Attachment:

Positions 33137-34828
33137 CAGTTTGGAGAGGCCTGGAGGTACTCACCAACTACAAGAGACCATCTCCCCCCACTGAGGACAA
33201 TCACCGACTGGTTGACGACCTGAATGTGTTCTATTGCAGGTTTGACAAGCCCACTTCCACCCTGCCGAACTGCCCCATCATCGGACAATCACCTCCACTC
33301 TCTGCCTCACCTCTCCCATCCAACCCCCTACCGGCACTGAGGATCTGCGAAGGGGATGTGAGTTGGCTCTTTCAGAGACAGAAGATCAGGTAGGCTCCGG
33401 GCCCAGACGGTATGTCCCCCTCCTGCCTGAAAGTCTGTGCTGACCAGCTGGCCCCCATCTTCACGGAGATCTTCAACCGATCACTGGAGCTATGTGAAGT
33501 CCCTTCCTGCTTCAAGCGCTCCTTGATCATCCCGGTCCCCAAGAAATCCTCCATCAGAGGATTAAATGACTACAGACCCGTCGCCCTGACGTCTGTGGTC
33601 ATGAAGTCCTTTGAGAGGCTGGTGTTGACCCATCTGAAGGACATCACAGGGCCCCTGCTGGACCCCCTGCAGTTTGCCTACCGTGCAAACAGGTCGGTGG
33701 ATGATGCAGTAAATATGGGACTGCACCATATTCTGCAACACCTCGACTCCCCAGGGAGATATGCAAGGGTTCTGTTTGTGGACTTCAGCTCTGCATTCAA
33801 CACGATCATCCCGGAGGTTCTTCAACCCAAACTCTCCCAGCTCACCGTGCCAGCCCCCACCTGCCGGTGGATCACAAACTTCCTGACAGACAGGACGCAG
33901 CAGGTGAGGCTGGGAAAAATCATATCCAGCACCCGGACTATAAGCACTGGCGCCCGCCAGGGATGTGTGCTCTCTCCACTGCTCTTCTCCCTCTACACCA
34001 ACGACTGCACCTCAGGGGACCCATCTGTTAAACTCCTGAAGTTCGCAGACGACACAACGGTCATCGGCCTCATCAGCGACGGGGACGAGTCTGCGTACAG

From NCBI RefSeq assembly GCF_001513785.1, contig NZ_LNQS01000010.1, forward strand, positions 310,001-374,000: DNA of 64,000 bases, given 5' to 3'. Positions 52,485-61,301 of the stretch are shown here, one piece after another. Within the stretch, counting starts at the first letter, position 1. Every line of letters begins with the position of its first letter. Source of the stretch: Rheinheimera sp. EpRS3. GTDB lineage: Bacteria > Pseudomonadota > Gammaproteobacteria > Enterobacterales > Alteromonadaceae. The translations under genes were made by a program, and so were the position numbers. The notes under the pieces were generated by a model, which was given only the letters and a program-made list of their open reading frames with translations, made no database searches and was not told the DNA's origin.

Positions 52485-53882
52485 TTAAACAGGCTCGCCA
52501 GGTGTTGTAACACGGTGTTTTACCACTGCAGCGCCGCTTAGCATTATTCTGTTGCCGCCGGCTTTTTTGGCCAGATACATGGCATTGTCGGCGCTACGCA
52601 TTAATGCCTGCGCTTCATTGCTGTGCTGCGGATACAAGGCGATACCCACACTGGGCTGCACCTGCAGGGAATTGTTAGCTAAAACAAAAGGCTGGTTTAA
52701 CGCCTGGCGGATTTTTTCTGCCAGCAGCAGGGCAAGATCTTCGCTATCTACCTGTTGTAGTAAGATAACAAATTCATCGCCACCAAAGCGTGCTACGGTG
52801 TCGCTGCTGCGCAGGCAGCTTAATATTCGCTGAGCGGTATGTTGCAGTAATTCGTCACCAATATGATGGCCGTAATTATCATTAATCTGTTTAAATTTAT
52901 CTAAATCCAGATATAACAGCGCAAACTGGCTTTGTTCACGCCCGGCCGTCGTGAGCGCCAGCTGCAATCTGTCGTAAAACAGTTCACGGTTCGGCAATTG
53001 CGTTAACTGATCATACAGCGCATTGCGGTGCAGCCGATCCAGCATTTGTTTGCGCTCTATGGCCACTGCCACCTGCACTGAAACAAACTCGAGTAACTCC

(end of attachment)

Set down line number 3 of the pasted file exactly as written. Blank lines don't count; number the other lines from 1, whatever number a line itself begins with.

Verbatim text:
33201 TCACCGACTGGTTGACGACCTGAATGTGTTCTATTGCAGGTTTGACAAGCCCACTTCCACCCTGCCGAACTGCCCCATCATCGGACAATCACCTCCACTC